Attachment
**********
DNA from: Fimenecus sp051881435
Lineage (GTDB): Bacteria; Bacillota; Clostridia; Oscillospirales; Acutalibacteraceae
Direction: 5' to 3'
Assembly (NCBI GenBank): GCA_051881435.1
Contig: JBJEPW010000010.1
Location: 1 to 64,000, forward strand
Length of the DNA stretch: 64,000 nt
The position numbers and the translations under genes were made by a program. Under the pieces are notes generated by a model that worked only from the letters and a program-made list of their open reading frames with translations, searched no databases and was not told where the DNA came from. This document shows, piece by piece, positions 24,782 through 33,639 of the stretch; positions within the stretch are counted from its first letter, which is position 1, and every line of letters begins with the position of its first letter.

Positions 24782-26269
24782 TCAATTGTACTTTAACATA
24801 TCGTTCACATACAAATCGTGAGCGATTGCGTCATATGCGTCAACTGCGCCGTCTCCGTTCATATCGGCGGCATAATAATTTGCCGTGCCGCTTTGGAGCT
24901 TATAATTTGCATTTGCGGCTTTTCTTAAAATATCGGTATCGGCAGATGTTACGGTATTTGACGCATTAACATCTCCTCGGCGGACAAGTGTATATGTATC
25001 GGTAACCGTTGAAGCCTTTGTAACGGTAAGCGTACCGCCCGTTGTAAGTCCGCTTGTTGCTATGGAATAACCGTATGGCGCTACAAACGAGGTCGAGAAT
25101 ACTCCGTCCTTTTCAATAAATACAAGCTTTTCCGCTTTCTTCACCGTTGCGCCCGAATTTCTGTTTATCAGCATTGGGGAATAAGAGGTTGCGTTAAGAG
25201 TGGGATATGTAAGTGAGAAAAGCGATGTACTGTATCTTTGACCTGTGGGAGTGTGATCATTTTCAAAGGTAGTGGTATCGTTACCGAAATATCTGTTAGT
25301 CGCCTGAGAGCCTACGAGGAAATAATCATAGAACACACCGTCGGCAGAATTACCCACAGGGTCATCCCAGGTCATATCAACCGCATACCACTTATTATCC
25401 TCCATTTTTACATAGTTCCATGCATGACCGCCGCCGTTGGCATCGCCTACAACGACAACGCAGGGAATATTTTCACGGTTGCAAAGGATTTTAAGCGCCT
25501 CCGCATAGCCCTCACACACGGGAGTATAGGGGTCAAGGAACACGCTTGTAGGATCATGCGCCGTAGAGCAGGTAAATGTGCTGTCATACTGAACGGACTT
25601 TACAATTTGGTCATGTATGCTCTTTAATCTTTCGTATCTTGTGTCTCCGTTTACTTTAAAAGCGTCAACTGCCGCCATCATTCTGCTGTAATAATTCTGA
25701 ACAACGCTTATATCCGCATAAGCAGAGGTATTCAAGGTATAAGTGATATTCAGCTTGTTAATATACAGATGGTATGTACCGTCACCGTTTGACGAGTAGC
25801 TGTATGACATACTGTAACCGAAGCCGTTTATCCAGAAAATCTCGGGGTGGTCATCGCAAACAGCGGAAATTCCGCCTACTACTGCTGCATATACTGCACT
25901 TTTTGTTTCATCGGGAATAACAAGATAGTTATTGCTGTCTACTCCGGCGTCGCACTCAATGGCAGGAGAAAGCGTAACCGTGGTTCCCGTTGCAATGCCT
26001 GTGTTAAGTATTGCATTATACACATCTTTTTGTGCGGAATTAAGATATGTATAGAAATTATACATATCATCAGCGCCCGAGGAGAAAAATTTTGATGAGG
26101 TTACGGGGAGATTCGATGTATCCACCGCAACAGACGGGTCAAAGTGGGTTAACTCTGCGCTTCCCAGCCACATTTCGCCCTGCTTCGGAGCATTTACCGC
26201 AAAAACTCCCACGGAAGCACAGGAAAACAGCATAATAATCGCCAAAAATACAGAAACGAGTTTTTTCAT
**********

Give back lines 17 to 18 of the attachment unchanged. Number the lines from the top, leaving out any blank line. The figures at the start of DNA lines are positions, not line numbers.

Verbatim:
25401 TCCATTTTTACATAGTTCCATGCATGACCGCCGCCGTTGGCATCGCCTACAACGACAACGCAGGGAATATTTTCACGGTTGCAAAGGATTTTAAGCGCCT
25501 CCGCATAGCCCTCACACACGGGAGTATAGGGGTCAAGGAACACGCTTGTAGGATCATGCGCCGTAGAGCAGGTAAATGTGCTGTCATACTGAACGGACTT